The thyroid gland is a butterfly-shaped endocrine gland in the neck that produces hormones which are responsible for regulating the metabolism. Thyroid problems can vary from small, harmless goiters to, in rare cases, thyroid cancer. The most common issues are over- or underproduction of the thyroid hormones though. Depending on how much or how little hormone your thyroid makes, you may often feel restless or tired, or you may lose or gain weight. While the effects may be unpleasant or uncomfortable, most thyroid conditions can be managed well with routine treatment from a licensed physician.
Women are more likely than men to develop thyroid problems, with 1 in 8 women being diagnosed with a thyroid problem during her lifetime. Thyroid problems in women can cause issues with menstruation, becoming pregnant, and pregnancy. Women are more likely to have problems with their thyroid gland following pregnancy or menopause. Therefore it is highly important that women take appropriate measures to manage their thyroid health.
If you are concerned about thyroid issues, please call our office at (847) 296-1200 to schedule an appointment.
Low levels of thyroid hormones is a condition known as hypothyroidism. A drop in thyroid levels can lead to a slower metabolism and decreased energy levels, as the body burns calories more slowly. Common side effects include feelings of “sluggishness”and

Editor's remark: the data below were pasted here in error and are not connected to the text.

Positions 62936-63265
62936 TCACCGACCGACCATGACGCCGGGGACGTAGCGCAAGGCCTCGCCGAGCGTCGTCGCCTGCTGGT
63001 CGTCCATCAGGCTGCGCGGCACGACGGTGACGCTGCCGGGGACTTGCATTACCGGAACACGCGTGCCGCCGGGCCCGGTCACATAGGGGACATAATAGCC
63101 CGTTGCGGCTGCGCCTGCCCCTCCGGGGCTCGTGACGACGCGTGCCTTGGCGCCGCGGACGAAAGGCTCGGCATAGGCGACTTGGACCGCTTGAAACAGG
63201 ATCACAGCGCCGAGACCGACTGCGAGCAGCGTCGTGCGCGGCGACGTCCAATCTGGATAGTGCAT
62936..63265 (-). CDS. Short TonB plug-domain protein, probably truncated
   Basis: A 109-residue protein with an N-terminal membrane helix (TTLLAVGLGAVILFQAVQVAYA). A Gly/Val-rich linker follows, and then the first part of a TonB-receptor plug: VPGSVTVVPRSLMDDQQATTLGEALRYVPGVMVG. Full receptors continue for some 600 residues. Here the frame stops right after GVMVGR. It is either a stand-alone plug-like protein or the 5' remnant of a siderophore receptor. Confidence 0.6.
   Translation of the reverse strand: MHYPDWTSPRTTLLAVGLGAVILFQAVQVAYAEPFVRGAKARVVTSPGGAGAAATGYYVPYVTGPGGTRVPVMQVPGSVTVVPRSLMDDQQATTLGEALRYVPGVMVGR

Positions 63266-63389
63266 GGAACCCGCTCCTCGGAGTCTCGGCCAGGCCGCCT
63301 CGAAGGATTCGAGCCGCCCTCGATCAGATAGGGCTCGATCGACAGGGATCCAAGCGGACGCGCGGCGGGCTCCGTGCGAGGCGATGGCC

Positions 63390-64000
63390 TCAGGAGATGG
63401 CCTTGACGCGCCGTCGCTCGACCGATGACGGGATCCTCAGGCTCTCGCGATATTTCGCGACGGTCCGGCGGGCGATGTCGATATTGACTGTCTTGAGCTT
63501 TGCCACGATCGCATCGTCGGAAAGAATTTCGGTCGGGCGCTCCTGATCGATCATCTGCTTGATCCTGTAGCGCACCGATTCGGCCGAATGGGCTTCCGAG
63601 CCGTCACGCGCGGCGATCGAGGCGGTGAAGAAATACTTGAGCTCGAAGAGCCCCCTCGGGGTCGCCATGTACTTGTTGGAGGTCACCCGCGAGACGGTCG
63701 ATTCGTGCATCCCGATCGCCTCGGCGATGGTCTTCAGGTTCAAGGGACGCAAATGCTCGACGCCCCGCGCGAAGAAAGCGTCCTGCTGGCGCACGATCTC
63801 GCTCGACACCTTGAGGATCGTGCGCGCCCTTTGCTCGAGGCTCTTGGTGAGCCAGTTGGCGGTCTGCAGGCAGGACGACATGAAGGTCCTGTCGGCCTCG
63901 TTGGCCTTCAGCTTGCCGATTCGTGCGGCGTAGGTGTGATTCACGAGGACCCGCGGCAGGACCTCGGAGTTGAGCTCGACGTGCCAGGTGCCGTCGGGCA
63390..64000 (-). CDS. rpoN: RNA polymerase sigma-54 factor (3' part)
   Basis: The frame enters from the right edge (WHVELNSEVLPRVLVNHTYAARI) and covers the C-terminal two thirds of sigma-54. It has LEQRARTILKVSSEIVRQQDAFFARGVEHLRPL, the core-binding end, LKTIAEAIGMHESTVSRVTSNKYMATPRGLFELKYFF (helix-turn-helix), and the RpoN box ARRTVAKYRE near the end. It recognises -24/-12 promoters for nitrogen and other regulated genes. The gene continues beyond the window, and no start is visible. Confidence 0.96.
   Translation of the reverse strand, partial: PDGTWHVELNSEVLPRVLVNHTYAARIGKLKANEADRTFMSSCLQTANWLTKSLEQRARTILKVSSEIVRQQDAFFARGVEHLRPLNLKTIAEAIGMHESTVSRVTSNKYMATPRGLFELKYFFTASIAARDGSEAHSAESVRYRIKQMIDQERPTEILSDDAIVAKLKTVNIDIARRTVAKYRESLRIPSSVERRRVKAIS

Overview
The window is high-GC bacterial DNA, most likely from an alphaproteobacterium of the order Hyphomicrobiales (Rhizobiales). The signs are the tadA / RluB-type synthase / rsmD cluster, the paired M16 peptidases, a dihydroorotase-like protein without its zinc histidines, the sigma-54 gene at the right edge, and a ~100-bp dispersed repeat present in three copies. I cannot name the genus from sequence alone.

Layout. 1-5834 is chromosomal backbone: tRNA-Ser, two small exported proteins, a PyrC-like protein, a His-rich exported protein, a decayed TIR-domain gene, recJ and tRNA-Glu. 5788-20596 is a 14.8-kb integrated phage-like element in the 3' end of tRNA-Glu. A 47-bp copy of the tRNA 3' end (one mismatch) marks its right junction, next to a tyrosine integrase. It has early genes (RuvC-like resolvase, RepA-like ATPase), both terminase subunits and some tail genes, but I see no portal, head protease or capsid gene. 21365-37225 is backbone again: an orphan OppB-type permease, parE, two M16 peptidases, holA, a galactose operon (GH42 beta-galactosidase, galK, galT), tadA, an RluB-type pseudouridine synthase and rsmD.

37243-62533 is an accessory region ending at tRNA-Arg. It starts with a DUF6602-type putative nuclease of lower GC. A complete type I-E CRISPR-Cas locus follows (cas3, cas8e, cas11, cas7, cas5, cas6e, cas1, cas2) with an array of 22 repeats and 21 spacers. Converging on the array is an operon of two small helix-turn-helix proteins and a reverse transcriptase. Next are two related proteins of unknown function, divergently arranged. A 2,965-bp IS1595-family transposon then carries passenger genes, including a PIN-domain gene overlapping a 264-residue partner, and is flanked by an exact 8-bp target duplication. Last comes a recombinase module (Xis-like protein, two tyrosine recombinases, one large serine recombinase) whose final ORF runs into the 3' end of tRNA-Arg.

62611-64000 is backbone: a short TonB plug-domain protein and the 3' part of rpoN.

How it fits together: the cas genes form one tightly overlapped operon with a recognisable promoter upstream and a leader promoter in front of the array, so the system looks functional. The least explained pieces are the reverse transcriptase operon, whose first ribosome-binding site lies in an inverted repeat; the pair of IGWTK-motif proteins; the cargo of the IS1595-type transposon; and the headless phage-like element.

weight gain, despite not eating any more food. Over time, you may develop further symptoms, including:
Feeling very tired
Feeling sad or depressed
Feeling unusually cold
Muscle weakness or pain
Pale, dry skin
Dry, thinning hair
Slow heart rate
Less sweating than usual
A puffy face
A hoarse voice
If you believe you may be suffering from hypothyroidism, contact your physician today to schedule an appointment.
High levels of thyroid hormones can result in the opposite condition, hyperthyroidism.
This causes the metabolism to speed up, usually resulting in weight loss, despite no change in eating habits. Over time, hyperthyroidism may also cause the following symptoms:
Eating more than usual
Rapid or irregular heartbeat or pounding of your heart
Feeling nervous or anxious
Trembling in your hands and fingers
Feeling hot when other people do not
Diarrhea or more bowel movements than normal
Changes in your eyes that can include bulging of the eyes, redness, or irritation
Hyperthyroidism raises your risk for osteoporosis, a condition that causes weak bones that break easily. In fact, hyperthyroidism might affect your bones before you have any of the other symptoms of the condition. This is especially true of women who have gone through menopause or who are already at high risk of osteoporosis. Sometimes these symptoms may be confused for menopausal symptoms, so it is important to have your thyroid levels checked.
For more information on thyroid problems, check out the following links: